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What: Shares of radiosurgery and radiation therapy device maker Accuray (NASDAQ:ARAY) were zapped in April, losing 13% (per data from S&P Capital IQ) after the company reported its third-quarter earnings results.

So what: For the quarter, Accuray's gross orders grew by 15% from the prior-year period, although revenue remained flat at $97.5 million. Excluding negative currency fluctuations, Accuray's operational revenue growth was 5%. Net loss for the quarter shrank to just $3 million, or $0.04 per share, from a net loss of $4.7 million, or $0.06 per share, in third-quarter 2014. Wall Street sources had expected a wider loss of $0.05 to $0.06 per share.

However, the proverbial wheels fell off the wagon when Accuray issued its updated fiscal 2015 guidance, which calls for $375 million to $385 million in revenue and adjusted EBITDA of $13 million to $16 million. The previous guidance in January had called for $390 million to $410 million in revenue and $18 million to $27 million in adjusted EBITDA. The revision was necessitated primarily by the negative effects of foreign currency on its top- and bottom-line results.

CyberKnife M6 system. Source: Accuray via Facebook.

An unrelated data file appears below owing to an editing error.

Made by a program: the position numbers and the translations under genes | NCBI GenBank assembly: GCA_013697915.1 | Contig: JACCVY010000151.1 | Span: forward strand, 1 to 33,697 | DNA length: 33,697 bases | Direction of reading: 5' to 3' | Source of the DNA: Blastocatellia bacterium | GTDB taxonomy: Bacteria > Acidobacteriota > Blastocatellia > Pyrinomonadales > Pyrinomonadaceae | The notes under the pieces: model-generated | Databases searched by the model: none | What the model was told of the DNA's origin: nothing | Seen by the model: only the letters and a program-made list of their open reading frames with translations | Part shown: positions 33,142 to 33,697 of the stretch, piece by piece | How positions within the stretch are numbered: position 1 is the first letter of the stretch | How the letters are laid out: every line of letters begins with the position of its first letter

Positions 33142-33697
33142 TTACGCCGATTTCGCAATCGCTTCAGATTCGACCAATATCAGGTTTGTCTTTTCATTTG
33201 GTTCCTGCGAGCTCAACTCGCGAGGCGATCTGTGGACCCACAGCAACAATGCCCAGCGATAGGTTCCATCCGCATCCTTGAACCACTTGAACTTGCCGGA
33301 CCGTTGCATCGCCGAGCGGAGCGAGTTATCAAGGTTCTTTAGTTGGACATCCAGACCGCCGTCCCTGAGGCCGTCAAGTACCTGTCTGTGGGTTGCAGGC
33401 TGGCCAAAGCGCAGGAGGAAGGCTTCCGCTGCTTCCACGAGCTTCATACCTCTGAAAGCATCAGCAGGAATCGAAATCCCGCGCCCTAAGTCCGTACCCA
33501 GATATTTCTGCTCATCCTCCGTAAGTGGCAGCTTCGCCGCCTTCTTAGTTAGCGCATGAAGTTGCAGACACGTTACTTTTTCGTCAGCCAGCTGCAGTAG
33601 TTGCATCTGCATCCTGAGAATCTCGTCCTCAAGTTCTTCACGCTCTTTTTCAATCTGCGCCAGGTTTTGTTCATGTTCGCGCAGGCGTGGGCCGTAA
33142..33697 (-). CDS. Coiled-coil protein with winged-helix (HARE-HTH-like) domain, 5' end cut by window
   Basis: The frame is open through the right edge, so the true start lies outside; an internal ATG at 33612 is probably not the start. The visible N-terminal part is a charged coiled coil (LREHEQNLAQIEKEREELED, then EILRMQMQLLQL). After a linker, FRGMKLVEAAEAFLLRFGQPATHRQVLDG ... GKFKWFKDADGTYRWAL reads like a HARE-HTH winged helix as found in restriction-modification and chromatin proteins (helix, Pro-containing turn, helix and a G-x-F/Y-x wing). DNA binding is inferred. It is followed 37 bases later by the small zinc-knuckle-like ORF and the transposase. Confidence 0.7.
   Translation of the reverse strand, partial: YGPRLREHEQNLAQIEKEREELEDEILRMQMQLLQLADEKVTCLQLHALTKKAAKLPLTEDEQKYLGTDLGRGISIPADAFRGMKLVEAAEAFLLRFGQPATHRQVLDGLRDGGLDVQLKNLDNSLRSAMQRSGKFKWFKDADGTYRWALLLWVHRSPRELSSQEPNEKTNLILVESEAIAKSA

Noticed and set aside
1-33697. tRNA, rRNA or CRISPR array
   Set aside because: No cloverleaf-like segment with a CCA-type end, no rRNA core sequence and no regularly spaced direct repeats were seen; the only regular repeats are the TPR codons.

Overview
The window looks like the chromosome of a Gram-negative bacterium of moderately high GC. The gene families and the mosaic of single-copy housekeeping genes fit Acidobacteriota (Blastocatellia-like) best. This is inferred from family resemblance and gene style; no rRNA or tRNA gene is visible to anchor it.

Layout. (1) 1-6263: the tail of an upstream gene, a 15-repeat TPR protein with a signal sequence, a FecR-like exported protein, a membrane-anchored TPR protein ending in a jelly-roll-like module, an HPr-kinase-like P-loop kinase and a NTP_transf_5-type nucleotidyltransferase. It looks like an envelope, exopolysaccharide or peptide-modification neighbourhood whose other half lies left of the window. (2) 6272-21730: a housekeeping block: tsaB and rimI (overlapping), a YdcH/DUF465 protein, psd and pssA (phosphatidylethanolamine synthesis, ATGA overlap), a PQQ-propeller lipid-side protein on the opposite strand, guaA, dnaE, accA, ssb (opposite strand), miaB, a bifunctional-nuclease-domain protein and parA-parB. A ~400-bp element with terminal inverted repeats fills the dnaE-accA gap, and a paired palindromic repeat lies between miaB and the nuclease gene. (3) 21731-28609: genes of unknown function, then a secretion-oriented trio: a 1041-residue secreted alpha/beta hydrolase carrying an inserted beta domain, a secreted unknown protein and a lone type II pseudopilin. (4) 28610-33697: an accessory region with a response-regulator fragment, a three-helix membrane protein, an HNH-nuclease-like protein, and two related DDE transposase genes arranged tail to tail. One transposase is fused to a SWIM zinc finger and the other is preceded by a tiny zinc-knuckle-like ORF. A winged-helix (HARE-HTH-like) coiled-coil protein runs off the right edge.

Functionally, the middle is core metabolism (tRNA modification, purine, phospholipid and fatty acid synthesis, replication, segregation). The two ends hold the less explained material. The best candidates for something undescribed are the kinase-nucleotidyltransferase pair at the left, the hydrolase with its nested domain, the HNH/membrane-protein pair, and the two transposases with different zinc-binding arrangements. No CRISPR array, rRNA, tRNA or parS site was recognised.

Now what: On one hand, Wall Street and investors were unprepared for the magnitude of the foreign currency situation's negative effect on Accuray's results. For the earnings picture to change so dramatically in a matter of three months is a bit disturbing from a management competence/trust aspect.

However, sans currency fluctuations, Accuray actually demonstrated mid-single-digit growth on a year-over-year basis. While it is experiencing some order fluctuation, which could explain part of its recent move lower, I believe investors might have overreacted by punishing Accuray for currency moves that it simply can't control. In short, on an apples-to-apples basis Accuray is steadily improving.

Accuray also has the numbers on its side. As a maker of medical devices designed to personalize patients' fight against cancer, and with the World Health Organization predicting that global cancer cases could rise to 22 million diagnoses per year in two decades, Accuray's precision radiation devices should take on a growing importance in the coming years. With Accuray likely to turn the corner to profitability in 2017, I believe long-term shareholders would be wise to add this to their radar and dig deeper into the potential investment thesis behind this company.

This article represents the opinion of the writer, who may disagree with the “official” recommendation position of a Motley Fool premium advisory service. We’re motley! Questioning an investing thesis -- even one of our own -- helps us all think critically about investing and make decisions that help us become smarter, happier, and richer.